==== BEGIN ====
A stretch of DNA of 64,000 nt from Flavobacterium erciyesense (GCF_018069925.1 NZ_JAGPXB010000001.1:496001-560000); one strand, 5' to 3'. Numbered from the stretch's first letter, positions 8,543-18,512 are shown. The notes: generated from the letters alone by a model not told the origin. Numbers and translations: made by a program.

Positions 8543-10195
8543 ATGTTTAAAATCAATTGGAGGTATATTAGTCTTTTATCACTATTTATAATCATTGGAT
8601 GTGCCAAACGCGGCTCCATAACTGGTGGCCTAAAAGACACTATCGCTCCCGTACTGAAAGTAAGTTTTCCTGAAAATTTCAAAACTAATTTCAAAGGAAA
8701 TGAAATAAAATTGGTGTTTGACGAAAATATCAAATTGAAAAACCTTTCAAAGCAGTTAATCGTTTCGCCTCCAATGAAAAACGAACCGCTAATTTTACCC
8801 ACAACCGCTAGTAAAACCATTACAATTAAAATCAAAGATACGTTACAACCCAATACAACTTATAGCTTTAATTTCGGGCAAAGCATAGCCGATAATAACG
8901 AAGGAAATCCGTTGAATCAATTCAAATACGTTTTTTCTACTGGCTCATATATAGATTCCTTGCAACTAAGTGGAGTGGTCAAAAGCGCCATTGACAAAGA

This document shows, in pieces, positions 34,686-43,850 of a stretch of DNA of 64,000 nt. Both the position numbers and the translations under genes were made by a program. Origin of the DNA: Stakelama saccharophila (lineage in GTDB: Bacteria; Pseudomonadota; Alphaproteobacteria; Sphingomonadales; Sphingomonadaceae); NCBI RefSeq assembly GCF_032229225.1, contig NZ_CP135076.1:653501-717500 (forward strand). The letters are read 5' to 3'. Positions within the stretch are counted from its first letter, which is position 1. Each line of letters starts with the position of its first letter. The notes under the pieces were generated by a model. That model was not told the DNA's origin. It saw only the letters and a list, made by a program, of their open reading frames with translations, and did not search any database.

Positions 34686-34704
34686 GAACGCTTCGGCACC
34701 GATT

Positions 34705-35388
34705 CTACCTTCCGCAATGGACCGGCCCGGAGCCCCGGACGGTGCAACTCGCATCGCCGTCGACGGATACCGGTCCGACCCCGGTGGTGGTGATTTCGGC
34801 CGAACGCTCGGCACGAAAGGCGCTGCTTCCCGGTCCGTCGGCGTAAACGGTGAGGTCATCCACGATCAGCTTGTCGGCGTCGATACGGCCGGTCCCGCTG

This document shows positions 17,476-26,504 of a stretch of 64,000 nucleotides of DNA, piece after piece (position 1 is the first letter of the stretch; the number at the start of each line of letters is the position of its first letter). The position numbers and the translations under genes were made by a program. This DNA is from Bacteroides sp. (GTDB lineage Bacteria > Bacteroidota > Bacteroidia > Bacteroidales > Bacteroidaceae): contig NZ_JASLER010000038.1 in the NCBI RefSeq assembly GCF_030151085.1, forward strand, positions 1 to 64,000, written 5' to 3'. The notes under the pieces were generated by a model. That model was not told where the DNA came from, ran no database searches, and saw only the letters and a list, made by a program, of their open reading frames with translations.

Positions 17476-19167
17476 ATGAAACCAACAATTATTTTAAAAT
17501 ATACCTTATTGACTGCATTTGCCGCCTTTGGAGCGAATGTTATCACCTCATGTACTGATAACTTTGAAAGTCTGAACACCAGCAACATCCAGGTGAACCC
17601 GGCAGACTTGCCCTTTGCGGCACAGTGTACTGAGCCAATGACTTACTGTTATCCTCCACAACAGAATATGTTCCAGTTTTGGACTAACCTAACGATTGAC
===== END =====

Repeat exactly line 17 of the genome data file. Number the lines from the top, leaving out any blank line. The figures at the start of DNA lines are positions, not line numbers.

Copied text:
17476 ATGAAACCAACAATTATTTTAAAAT